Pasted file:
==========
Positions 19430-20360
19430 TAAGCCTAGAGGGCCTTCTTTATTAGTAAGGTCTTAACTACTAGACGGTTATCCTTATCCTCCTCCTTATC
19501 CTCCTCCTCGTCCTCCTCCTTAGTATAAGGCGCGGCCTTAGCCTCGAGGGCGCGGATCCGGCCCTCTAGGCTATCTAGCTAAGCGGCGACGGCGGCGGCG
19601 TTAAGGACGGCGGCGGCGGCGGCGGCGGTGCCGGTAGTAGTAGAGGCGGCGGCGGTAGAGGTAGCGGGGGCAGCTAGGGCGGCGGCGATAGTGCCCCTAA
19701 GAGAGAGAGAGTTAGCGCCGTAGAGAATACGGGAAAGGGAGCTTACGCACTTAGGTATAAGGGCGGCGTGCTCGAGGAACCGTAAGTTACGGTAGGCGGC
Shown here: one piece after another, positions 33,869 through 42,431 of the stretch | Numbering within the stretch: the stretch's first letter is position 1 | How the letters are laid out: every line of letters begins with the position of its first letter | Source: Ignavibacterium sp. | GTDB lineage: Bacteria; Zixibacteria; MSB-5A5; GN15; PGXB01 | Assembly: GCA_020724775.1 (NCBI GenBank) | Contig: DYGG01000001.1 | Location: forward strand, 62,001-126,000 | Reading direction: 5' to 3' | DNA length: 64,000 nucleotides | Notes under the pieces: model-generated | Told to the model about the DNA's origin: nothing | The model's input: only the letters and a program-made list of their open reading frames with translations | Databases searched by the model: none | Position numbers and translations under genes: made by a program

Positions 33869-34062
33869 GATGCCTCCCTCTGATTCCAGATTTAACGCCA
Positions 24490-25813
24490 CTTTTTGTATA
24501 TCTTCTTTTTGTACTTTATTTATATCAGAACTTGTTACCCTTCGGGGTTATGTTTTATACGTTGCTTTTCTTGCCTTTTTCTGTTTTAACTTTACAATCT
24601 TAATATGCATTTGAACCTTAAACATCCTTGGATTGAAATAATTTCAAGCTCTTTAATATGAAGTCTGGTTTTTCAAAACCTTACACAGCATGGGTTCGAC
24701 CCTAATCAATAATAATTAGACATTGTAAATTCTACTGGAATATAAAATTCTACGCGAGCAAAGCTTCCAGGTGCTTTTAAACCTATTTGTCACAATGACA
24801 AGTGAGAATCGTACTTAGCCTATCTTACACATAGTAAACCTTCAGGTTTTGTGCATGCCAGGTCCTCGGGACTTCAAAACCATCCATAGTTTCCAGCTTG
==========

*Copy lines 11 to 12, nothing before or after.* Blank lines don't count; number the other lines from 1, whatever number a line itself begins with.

24501 TCTTCTTTTTGTACTTTATTTATATCAGAACTTGTTACCCTTCGGGGTTATGTTTTATACGTTGCTTTTCTTGCCTTTTTCTGTTTTAACTTTACAATCT
24601 TAATATGCATTTGAACCTTAAACATCCTTGGATTGAAATAATTTCAAGCTCTTTAATATGAAGTCTGGTTTTTCAAAACCTTACACAGCATGGGTTCGAC